Stakeholders Expect Long-Planned National Carbon Market to Be Up and Running by 2025
Some three-quarters of the stakeholders in China’s carbon market expect a national emissions trading scheme (ETS) to be up and running by 2025, according to a survey published Wednesday, even as previous plans to do so have sputtered in the face of industry and local government opposition.
Of the 567 respondents, over a third expected carbon trading to significantly impact their investment decisions this year. Looking ahead, just over two-thirds expected carbon trading to strongly impact investment by 2025.
Emissions trading markets are touted as an innovative way to get businesses to lower their carbon dioxide emissions. Under the policy, the government gives or sells companies a limited number of carbon credits. Companies that produce less than their allotted emissions can sell excess credits to other businesses. Meanwhile those that exceed their limits must buy credits from other companies or typically face some kind of penalty.
Around half of the respondents came from industrial firms likely to be included in a national scheme, while the other half was made up of industry service providers, industrial associations, researchers and carbon exchanges. The nonprofit organization China Carbon Forum, global consulting and technology services company ICF, and Beijing-based think tank SinoCarbon conducted the survey from July to August 2020.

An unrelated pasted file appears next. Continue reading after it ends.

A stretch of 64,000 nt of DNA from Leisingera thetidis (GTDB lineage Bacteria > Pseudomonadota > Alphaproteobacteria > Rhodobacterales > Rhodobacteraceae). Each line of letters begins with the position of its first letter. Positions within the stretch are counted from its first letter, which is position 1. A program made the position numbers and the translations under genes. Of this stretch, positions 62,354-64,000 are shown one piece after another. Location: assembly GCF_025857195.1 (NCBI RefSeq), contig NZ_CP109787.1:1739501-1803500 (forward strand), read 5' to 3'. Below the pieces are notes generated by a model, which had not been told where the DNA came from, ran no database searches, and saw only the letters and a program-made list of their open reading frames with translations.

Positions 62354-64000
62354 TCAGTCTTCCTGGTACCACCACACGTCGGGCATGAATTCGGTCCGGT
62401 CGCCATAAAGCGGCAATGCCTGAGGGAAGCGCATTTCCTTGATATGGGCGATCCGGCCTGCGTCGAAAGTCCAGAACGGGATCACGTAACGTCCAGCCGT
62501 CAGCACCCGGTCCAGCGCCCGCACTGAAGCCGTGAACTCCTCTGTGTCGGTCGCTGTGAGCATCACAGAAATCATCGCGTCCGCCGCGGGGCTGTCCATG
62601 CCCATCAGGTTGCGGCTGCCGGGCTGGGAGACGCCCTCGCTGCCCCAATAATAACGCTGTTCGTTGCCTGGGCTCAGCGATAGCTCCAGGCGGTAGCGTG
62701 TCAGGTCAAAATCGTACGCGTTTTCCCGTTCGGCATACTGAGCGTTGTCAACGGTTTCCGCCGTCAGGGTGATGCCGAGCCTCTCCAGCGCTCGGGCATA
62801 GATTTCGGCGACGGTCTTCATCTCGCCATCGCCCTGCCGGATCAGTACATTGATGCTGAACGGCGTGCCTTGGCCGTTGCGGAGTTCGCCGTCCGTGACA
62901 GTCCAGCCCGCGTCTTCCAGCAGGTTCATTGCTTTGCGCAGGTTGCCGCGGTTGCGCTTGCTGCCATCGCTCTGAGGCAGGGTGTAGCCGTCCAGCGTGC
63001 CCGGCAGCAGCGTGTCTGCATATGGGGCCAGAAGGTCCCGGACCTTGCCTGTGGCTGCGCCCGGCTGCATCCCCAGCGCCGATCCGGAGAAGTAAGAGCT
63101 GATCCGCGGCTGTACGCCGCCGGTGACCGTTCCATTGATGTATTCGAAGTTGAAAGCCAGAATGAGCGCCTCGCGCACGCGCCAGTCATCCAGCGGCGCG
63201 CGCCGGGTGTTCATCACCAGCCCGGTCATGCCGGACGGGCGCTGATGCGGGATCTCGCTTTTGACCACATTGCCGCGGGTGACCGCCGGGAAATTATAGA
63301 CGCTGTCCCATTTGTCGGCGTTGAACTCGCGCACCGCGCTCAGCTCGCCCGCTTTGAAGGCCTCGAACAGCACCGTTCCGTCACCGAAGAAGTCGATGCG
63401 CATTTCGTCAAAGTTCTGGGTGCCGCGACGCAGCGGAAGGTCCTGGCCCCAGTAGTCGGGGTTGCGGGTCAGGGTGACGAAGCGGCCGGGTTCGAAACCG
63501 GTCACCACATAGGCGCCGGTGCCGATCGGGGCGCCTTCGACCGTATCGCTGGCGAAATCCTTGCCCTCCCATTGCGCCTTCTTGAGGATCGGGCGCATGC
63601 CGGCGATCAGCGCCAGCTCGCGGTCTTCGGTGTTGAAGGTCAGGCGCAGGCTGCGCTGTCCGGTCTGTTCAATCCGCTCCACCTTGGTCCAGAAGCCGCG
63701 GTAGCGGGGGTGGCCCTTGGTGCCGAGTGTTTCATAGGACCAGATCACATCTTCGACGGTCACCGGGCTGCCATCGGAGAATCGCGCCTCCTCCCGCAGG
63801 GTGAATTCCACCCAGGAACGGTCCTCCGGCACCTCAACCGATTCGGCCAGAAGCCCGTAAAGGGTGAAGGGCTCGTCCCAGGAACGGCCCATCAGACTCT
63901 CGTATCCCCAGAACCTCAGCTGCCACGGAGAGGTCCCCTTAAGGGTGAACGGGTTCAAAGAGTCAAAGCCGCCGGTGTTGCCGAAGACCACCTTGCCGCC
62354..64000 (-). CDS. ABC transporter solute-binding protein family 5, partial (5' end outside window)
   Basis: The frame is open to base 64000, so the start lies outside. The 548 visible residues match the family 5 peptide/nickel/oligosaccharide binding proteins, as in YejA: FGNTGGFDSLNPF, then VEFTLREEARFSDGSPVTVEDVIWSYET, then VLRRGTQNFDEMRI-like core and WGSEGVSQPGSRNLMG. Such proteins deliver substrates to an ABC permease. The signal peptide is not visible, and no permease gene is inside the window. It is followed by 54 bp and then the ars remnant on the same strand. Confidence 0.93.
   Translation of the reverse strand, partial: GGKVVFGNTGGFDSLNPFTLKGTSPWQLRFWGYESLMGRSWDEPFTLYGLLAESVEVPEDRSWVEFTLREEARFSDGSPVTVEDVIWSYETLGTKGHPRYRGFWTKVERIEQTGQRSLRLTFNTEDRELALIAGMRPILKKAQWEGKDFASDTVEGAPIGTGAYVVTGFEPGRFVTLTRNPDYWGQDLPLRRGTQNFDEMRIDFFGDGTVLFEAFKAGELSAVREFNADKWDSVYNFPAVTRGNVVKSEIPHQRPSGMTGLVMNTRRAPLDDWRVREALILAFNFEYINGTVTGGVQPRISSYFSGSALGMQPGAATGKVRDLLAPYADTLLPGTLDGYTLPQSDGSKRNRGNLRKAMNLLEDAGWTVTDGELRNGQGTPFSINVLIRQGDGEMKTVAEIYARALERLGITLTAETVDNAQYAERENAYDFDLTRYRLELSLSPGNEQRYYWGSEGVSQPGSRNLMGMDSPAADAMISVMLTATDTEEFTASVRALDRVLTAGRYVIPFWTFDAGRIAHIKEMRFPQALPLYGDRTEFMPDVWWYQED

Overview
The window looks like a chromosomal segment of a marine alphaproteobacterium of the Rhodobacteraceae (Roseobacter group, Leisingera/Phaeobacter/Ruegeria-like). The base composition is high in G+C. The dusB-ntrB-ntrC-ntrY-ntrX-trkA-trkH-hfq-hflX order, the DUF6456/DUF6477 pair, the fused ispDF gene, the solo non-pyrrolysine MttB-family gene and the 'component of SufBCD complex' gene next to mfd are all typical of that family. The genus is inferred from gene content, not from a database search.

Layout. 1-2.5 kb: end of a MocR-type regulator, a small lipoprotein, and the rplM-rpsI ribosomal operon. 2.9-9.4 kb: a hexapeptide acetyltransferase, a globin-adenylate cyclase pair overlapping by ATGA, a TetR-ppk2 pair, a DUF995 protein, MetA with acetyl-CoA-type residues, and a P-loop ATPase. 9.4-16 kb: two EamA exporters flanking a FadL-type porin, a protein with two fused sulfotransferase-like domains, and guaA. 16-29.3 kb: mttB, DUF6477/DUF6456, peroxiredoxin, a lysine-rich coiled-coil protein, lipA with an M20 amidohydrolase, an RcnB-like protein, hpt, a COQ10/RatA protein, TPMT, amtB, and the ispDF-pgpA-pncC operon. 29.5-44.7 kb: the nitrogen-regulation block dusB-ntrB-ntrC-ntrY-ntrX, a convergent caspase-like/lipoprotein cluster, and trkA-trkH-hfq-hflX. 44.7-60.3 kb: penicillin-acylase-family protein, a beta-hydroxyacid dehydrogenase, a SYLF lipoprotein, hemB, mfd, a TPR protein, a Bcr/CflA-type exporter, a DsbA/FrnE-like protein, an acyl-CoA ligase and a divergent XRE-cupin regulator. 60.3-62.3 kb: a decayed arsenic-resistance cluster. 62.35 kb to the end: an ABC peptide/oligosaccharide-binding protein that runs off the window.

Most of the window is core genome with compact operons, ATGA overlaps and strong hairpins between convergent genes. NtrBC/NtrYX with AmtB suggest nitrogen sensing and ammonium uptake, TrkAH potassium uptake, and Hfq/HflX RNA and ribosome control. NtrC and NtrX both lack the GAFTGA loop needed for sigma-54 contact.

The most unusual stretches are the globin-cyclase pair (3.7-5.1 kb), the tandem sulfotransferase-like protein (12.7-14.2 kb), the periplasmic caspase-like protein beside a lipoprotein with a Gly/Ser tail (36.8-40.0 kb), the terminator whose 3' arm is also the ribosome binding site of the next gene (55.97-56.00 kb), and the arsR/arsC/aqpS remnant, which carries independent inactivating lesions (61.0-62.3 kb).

The survey respondents said that carbon prices will increase over the coming years. They forecast prices would rise from around 49 yuan ($7.50) per ton of carbon emissions this year to 93 yuan by 2030, and 167 yuan by 2050. Even that figure would be lower than the 200 yuan to 300 yuan long-term target laid out by the National Development and Reform Commission (NDRC) in a 2017 plan for a nationwide carbon trading market.
Half of the respondents said they expect the power sector to be included in a national carbon trading market by next year. A similar proportion expected that the cement industry would be included by 2022, with the steel, chemical, aluminum and petrochemical sectors not far behind.
China launched seven city-level pilot carbon markets in 2011 and announced plans for a national market in 2013. The power industry was the only sector included in the 2017 NDRC plan, but the limited scope and low price of emissions quotas has limited the actual cost to companies. There have not yet been regulations issued for a national market covering more sectors.
At a climate change seminar hosted by Peking University’s National Development Research Institute last year, climate policymakers and researchers said the lack of acceptance from local governments and businesses has been a major hurdle to the development of carbon trading.
However the upcoming 14th Five-Year Plan period, which covers the years 2021 to 2025, is expected to see a major push to roll out these markets, especially given President Xi Jinping’s pledge that China would aim to reach peak emissions before 2030 and achieve net zero carbon emissions before 2060.
Wang Liwei and Ren Qiuyu contributed to this article.
Contact editor Joshua Dummer (firstname.lastname@example.org)
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